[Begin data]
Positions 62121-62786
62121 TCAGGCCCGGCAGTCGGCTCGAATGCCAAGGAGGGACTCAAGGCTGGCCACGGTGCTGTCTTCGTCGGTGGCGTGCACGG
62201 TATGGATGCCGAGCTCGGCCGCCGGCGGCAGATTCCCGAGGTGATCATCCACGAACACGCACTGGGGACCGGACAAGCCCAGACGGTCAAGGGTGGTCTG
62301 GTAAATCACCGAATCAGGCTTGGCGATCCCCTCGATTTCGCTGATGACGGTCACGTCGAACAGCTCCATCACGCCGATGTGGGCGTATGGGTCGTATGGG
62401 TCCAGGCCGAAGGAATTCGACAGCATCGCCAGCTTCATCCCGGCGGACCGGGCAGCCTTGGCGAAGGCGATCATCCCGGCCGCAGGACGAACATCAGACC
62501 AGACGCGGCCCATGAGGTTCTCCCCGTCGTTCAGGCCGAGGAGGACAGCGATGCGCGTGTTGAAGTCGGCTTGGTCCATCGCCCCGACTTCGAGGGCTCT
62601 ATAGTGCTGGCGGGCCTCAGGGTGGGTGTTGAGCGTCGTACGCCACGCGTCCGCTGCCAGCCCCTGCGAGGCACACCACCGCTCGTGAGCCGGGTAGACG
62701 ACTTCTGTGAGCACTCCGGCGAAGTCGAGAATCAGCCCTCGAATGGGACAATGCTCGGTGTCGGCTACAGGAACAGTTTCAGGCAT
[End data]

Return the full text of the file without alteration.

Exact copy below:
Positions 62121-62786
62121 TCAGGCCCGGCAGTCGGCTCGAATGCCAAGGAGGGACTCAAGGCTGGCCACGGTGCTGTCTTCGTCGGTGGCGTGCACGG
62201 TATGGATGCCGAGCTCGGCCGCCGGCGGCAGATTCCCGAGGTGATCATCCACGAACACGCACTGGGGACCGGACAAGCCCAGACGGTCAAGGGTGGTCTG
62301 GTAAATCACCGAATCAGGCTTGGCGATCCCCTCGATTTCGCTGATGACGGTCACGTCGAACAGCTCCATCACGCCGATGTGGGCGTATGGGTCGTATGGG
62401 TCCAGGCCGAAGGAATTCGACAGCATCGCCAGCTTCATCCCGGCGGACCGGGCAGCCTTGGCGAAGGCGATCATCCCGGCCGCAGGACGAACATCAGACC
62501 AGACGCGGCCCATGAGGTTCTCCCCGTCGTTCAGGCCGAGGAGGACAGCGATGCGCGTGTTGAAGTCGGCTTGGTCCATCGCCCCGACTTCGAGGGCTCT
62601 ATAGTGCTGGCGGGCCTCAGGGTGGGTGTTGAGCGTCGTACGCCACGCGTCCGCTGCCAGCCCCTGCGAGGCACACCACCGCTCGTGAGCCGGGTAGACG
62701 ACTTCTGTGAGCACTCCGGCGAAGTCGAGAATCAGCCCTCGAATGGGACAATGCTCGGTGTCGGCTACAGGAACAGTTTCAGGCAT